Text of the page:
FAA Bans ATR Flights in Icy Conditions : Safety: Order comes six weeks after fatal crash in Midwest. Manufacturer provides new information about possible hazards in bad weather.


The Federal Aviation Administration, shifting its position of a week ago, ordered an immediate ban Friday on U.S. airline flights of ATR commuter aircraft when icy weather is present or forecast. The order came six weeks after one of the European-made planes crashed as it approached Chicago.

FAA Administrator David Hinson said the grounding order was based on new information from the French-Italian consortium that makes the twin-engine turboprop aircraft.

Affected by the ban are 156 short-haul aircraft in the United States operated mainly by American Eagle, Continental Express and Trans World Express. The planes, with maximum ranges of 350 to 400 miles, are produced by Avions de Transport Regional in two configurations, the ATR-42, which generally has 46 seats, and the ATR-72, with 68 seats.


“The FAA has been working day and night to develop any information about this (Oct. 31) accident,” Hinson told reporters. “The information we have now accumulated calls for immediate and direct action.”

The FAA insisted that ATRs are still safe in good weather. But officials said that new information from the manufacturer about the possible hazards of icy conditions showed that control could be lost in certain situations.

ATR, however, issued a statement late Friday arguing that its tests “provide no bases for the action taken by the FAA today.”

The company said it had voluntarily conducted rigorous tests and they “reconfirmed the full compliance of the ATR aircraft with the certification requirements set by the FAA.” The company said it continues to have full confidence “in its aircrafts’ ability to operate safely in all weather, including icing conditions.”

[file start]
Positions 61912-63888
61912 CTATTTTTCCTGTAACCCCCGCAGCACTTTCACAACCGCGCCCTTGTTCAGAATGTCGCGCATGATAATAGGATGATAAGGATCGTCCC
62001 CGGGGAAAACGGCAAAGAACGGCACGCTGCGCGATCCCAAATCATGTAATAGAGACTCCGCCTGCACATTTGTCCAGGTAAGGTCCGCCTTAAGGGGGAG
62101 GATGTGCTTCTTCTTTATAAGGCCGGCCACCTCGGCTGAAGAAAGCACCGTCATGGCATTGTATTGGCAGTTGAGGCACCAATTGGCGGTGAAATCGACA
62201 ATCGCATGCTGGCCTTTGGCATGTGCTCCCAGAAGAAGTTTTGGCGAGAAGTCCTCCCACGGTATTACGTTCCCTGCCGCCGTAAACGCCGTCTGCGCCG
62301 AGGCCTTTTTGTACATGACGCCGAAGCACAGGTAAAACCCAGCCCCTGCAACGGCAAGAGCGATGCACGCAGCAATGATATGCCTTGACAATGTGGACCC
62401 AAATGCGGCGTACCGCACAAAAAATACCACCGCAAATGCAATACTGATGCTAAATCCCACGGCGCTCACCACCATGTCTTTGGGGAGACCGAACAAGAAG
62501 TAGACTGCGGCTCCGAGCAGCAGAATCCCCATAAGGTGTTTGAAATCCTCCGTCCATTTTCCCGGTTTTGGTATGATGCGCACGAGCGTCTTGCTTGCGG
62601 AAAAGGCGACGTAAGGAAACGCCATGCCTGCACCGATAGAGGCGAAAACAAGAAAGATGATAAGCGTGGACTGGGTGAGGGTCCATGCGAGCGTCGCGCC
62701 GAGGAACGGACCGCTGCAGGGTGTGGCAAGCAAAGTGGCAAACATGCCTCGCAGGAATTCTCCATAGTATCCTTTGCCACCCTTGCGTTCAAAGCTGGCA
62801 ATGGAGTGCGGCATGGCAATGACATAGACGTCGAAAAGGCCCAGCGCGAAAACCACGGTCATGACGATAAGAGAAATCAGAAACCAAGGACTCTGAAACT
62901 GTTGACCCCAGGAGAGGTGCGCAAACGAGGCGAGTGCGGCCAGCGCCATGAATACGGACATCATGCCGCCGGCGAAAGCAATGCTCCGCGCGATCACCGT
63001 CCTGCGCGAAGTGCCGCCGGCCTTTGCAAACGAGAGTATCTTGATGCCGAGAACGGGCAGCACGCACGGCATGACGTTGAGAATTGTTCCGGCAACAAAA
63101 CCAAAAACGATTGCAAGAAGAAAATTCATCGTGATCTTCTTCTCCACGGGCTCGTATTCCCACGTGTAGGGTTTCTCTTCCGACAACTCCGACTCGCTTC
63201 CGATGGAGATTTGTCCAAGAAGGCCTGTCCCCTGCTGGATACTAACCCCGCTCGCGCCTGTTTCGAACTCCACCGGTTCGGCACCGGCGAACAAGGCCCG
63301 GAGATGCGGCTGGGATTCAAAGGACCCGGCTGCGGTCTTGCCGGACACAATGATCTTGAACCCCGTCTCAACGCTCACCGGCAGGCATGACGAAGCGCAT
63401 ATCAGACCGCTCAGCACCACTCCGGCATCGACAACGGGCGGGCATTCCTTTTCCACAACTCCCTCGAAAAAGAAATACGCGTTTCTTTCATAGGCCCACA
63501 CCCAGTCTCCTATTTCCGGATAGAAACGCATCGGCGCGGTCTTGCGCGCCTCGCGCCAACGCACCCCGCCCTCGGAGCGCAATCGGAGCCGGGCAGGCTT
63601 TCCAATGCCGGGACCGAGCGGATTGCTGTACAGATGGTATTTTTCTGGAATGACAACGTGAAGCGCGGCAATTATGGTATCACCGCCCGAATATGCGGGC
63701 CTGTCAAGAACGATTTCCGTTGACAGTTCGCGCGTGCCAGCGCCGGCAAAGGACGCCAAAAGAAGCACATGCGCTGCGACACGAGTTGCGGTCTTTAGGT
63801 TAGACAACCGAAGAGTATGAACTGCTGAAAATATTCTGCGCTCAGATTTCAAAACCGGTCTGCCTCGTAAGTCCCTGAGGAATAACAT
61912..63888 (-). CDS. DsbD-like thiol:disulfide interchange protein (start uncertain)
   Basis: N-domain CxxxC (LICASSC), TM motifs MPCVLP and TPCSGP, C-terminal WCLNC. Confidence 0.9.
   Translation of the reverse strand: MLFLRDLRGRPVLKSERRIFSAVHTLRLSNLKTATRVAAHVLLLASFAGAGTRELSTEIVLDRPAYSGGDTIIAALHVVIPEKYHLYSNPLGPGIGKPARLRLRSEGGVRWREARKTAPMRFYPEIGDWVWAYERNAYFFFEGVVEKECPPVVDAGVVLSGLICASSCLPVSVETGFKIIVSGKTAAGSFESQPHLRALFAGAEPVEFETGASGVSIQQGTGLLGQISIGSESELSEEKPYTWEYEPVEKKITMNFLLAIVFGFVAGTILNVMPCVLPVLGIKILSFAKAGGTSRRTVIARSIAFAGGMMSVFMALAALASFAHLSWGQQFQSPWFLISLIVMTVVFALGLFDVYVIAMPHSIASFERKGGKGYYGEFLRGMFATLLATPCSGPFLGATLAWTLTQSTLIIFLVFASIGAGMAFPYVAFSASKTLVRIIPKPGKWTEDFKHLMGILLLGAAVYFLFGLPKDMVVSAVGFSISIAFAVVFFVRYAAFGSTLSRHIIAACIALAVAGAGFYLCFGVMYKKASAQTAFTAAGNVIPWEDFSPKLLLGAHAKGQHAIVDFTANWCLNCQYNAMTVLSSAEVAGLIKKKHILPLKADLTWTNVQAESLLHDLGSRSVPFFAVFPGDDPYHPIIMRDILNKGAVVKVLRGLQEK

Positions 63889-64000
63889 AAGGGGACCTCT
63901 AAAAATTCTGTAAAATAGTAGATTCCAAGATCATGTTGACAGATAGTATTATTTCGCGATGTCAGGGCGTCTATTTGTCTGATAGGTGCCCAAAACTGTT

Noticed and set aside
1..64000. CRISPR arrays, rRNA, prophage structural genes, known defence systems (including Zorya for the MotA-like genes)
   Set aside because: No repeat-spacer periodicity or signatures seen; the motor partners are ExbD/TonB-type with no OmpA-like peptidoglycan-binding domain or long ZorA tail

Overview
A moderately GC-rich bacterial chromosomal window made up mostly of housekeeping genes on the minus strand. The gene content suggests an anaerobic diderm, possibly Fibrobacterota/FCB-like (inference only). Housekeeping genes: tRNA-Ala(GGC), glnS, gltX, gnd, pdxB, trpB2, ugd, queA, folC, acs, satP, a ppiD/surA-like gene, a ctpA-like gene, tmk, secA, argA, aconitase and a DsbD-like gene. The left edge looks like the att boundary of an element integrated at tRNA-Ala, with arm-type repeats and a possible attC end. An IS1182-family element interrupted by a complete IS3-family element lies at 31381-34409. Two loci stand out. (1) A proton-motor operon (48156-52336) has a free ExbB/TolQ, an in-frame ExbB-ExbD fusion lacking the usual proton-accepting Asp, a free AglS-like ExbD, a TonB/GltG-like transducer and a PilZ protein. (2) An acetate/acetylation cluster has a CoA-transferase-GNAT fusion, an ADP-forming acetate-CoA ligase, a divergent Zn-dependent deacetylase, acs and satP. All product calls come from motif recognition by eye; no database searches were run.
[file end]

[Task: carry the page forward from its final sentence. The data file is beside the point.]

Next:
The Air Line Pilots Assn., many of whose members had balked at flying ATRs since the fatal crash near Roselawn, Ind., promptly endorsed Hinson’s action, calling it “justified and appropriate.”

“ATR pilots should continue to exercise their command authority and avoid icing conditions,” the association said.


A week ago the FAA held a news briefing to assure the public that ATRs were safe despite the crash that killed 68 persons.

“While some pilots have expressed concern about flying ATR aircraft, the FAA would not permit continuing operations of this aircraft if we believed the aircraft was unsafe,” Linda Daschle, deputy FAA administrator, said at the time.

Although the cause of the Roselawn crash has not yet been determined, the National Transportation Safety Board, which is investigating the accident, had recommended imposing flight restrictions for certain weather conditions.

FAA officials said Friday’s directive supplants a previous FAA order issued Nov. 16 that prohibited the operation of the ATR autopilot mechanism during icing conditions or in moderate or greater turbulence. The agency also had recommended, but not ordered, that ATRs not be flown in bad weather until the cause of the crash was determined.

In recent weeks, American Eagle, an affiliate of American Airlines, had been facing public relations problems made worse by the reluctance of pilots to fly the planes in cold, rainy conditions.

Despite the FAA’s assurances a week ago, the International Airline Passengers Assn. had urged its members to avoid traveling in ATR aircraft until the FAA took the step it decided upon Friday--prohibiting operation of the planes in known or reported icing conditions.


The government’s order, called an emergency airworthiness directive, came just two weeks before the busy Christmas travel period. But some travel agencies said airlines operating the affected planes have other aircraft to which they could shift their passengers, and thus they did not expect any major tie-ups.

American Eagle bases most of its ATR aircraft in Chicago, and Continental chiefly uses them at its Newark, N.J., hub. Airline officials said they planned to move the aircraft south as winter approaches.

Some aviation authorities said that until the October accident, ATR aircraft were generally recognized as superior planes with a good safety record and good fuel efficiency. They had proved popular with U.S. operators, handling 7% of shorter-run regional flights and 15% of regional seat capacity.

But experts now say that the ATR’s smaller, fuel-efficient wings and tail may be especially susceptible to icing. In icing conditions, water remains a liquid in the air until it encounters a surface on which it can freeze. Airplanes often provide such a surface.

Ice buildup can disrupt airflow over flight surfaces such as wings and can cause them to lose lift.